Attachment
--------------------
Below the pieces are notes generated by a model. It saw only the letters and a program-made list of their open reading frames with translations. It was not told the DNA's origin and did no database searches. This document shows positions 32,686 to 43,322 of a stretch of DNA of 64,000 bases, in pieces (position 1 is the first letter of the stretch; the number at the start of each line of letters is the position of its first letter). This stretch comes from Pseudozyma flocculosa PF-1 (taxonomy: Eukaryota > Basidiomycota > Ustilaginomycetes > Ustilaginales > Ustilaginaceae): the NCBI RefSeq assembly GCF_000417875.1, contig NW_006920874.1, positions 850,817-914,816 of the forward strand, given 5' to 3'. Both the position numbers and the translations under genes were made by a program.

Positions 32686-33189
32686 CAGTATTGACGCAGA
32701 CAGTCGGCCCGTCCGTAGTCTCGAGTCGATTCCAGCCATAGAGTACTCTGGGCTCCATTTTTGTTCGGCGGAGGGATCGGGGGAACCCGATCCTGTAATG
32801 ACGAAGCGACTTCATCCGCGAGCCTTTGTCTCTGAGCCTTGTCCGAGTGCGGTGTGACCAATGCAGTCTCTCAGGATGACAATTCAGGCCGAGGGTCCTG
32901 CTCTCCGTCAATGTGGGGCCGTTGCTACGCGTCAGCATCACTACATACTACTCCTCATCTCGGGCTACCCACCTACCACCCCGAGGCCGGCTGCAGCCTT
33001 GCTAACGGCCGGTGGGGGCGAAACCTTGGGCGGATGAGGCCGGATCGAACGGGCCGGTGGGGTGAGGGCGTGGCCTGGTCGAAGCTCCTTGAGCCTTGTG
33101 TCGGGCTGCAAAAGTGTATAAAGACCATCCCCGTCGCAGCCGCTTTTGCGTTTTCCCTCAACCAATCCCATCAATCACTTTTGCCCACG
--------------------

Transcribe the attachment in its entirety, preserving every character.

Below the pieces are notes generated by a model. It saw only the letters and a program-made list of their open reading frames with translations. It was not told the DNA's origin and did no database searches. This document shows positions 32,686 to 43,322 of a stretch of DNA of 64,000 bases, in pieces (position 1 is the first letter of the stretch; the number at the start of each line of letters is the position of its first letter). This stretch comes from Pseudozyma flocculosa PF-1 (taxonomy: Eukaryota > Basidiomycota > Ustilaginomycetes > Ustilaginales > Ustilaginaceae): the NCBI RefSeq assembly GCF_000417875.1, contig NW_006920874.1, positions 850,817-914,816 of the forward strand, given 5' to 3'. Both the position numbers and the translations under genes were made by a program.

Positions 32686-33189
32686 CAGTATTGACGCAGA
32701 CAGTCGGCCCGTCCGTAGTCTCGAGTCGATTCCAGCCATAGAGTACTCTGGGCTCCATTTTTGTTCGGCGGAGGGATCGGGGGAACCCGATCCTGTAATG
32801 ACGAAGCGACTTCATCCGCGAGCCTTTGTCTCTGAGCCTTGTCCGAGTGCGGTGTGACCAATGCAGTCTCTCAGGATGACAATTCAGGCCGAGGGTCCTG
32901 CTCTCCGTCAATGTGGGGCCGTTGCTACGCGTCAGCATCACTACATACTACTCCTCATCTCGGGCTACCCACCTACCACCCCGAGGCCGGCTGCAGCCTT
33001 GCTAACGGCCGGTGGGGGCGAAACCTTGGGCGGATGAGGCCGGATCGAACGGGCCGGTGGGGTGAGGGCGTGGCCTGGTCGAAGCTCCTTGAGCCTTGTG
33101 TCGGGCTGCAAAAGTGTATAAAGACCATCCCCGTCGCAGCCGCTTTTGCGTTTTCCCTCAACCAATCCCATCAATCACTTTTGCCCACG